The U.S. House of Representatives approved the free trade agreement earlier Wednesday, voting 262 in favor and 167 against. Thirty-one favorable roll call votes came from Democratic representatives, despite the party’s general opposition to the FTA.
A chief proponent of the trade pact, Chairman of the House Committee on Ways and Means Dave Camp (R-MI), argued that the U.S. could not afford to wait any longer to pass the FTA.
“Our exporters paid on average 11% in tariffs, $4 billion in unnecessary tariffs. This is a major economic opportunity. It is high time we took this up. We owe it to U.S. workers and we owe it to our exporters,” Camp said.
Negotiations between the U.S. and Colombia over the trade deal, known in the U.S. as the Colombia Trade Promotion Agreement (CPTA), began in 2004. Former U.S. President George Bush and then-Colombian President Alvaro Uribe signed the pact in November 2006.
The bill was sent to the Colombian Congress in late 2006 and passed in July 2007. Colombia’s Constitutional Court completed a review and approved the agreement in 2008.
However, despite efforts from ex-President Bush to push the bill through the U.S. Congress before the end of his term, Bush’s Democratic opponents blocked the bill, citing concerns over Colombia’s human rights record.
Since assuming power in 2009, President Obama said he would push for approval of the CPTA as long as Colombia offered concrete proof of improvements in its human rights and labor record.
Earlier this year, the U.S. and Colombia agreed to a Labor Action Plan to address concerns over assassinations, violence and intimidation against unionists and abuse of workers.
The plan has received criticism from unions and human rights groups for failing to effectively alter the situation on the ground.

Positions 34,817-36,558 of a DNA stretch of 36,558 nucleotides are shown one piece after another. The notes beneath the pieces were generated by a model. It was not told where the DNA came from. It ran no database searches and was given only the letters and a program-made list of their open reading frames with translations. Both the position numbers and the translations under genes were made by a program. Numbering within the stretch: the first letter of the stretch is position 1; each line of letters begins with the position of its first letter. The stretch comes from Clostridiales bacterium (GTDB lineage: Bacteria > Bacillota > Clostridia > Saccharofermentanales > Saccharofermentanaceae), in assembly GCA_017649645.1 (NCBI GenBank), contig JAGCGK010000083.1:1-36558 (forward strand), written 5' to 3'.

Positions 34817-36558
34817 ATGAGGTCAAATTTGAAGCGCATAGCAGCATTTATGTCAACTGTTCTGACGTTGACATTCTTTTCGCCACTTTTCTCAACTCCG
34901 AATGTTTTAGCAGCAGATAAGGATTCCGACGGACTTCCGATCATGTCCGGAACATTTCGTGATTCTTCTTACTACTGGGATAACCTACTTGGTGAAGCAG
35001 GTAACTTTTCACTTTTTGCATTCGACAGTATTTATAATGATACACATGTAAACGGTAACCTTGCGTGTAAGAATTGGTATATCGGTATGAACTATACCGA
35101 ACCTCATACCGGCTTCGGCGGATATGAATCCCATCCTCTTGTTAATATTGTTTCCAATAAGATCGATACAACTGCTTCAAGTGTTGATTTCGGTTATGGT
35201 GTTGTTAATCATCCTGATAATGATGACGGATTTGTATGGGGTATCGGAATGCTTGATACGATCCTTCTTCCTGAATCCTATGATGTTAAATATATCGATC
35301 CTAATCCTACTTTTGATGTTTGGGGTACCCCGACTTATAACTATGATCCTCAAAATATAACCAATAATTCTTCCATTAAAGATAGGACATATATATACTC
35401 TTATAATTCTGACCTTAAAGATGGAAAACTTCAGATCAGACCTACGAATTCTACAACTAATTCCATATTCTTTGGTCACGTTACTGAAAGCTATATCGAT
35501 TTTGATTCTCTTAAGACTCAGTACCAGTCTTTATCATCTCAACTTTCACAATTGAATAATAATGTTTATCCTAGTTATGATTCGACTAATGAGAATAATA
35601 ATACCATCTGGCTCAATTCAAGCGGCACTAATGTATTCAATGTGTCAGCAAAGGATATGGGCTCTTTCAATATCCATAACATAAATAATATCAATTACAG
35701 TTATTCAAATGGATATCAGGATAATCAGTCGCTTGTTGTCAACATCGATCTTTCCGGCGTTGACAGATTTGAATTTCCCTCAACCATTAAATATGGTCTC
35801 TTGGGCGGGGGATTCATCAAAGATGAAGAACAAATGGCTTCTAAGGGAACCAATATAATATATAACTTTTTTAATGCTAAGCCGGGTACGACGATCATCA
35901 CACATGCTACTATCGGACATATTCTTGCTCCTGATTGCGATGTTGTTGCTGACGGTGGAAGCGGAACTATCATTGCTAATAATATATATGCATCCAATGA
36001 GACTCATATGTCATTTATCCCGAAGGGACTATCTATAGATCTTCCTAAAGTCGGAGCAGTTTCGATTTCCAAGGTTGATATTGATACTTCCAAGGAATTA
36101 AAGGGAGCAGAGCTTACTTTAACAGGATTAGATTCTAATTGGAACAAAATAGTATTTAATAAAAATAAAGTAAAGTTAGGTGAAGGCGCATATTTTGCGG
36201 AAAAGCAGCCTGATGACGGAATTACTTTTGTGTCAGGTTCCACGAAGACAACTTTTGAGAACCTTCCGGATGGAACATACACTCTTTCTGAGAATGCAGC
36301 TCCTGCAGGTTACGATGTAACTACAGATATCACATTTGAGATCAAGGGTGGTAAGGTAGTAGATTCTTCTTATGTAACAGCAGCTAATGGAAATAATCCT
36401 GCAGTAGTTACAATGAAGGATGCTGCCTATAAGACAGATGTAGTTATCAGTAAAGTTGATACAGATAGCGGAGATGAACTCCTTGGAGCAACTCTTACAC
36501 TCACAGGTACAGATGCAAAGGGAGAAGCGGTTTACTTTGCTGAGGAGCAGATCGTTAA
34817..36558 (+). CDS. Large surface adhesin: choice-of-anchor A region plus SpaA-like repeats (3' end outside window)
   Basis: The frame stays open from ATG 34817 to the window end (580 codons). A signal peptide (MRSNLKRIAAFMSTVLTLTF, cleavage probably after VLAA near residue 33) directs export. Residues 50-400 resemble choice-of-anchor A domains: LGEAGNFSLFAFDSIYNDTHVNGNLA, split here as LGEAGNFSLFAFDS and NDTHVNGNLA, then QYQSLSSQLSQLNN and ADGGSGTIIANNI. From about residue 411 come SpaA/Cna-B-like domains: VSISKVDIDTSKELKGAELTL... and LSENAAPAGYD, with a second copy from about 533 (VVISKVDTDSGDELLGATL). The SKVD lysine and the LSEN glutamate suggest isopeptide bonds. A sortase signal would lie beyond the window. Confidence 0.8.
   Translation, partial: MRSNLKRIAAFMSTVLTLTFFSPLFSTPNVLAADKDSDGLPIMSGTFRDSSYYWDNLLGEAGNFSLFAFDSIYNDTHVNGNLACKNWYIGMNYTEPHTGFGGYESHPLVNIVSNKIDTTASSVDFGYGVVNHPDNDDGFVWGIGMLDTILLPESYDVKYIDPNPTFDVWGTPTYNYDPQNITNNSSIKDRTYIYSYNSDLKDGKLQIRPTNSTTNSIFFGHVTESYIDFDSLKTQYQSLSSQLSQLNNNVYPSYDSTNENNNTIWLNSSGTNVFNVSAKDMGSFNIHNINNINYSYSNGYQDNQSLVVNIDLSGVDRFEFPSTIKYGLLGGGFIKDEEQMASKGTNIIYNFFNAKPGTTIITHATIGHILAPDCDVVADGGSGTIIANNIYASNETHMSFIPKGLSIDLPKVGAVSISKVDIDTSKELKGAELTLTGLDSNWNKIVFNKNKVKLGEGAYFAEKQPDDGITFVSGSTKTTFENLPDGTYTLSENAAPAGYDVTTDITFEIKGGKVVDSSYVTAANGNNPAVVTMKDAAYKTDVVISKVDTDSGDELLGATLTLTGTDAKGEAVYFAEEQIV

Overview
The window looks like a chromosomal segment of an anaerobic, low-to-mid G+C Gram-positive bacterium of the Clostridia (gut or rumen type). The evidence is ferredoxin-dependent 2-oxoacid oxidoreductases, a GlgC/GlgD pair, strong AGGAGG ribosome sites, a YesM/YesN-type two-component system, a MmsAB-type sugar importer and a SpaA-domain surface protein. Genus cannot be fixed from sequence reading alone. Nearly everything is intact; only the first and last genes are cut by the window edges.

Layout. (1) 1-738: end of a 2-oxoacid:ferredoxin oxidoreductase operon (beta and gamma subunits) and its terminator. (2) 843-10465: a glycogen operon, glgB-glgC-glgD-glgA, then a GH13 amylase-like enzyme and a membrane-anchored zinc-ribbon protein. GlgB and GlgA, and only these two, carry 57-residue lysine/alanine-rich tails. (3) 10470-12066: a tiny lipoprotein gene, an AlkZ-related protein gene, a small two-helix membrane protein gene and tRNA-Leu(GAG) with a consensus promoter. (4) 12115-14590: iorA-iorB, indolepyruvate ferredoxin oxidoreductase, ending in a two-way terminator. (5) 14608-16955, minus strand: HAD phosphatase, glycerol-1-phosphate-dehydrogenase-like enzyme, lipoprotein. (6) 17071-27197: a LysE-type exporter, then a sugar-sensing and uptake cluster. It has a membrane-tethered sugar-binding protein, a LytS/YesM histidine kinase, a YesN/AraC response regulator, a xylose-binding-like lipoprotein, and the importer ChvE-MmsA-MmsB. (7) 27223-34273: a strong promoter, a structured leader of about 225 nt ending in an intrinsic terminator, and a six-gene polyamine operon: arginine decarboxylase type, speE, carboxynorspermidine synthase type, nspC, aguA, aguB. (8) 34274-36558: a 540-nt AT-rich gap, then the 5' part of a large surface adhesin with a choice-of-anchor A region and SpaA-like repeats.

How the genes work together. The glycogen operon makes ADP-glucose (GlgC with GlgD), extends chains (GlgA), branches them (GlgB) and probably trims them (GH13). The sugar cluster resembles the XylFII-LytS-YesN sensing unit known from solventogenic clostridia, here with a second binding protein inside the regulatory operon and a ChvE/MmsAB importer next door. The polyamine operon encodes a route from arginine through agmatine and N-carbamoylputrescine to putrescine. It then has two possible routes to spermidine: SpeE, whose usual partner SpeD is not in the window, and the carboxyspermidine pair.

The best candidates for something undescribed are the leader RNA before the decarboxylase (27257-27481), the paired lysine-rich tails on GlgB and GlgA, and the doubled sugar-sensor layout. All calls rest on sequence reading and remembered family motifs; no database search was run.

The CPTA was also delayed by partisan political squabbling in the U.S., most recently over the inclusion of a controversial retraining program for workers displaced by trade, called the Trade Adjustment Assistance (TAA).
American media have been speculating that Obama held off on sending the report to Congress in recent months until he was sure it would pass smoothly, without the bitter conflicts of recent congressional debates.
The agreement will eliminate trade barriers and tariffs, opening up access between U.S. and Colombian markets for both goods and services.
Colombia’s President Juan Manuel Santos and former President Uribe have both energetically pursued approval of the deal, seeing it as a keystone economic policy and a symbol of the strength of their administrations’ relationship with the U.S.
“[The U.S.-Colombia FTA] represents a historic development in our relations with Colombia,” said President Obama. “Colombia is a steadfast strategic partner of the United States and a leader in the region. The Agreement reflects the commitment of the United States to supporting democracy and economic growth in Colombia. It will also help Colombia battle production of illegal crops by creating alternative economic opportunities.”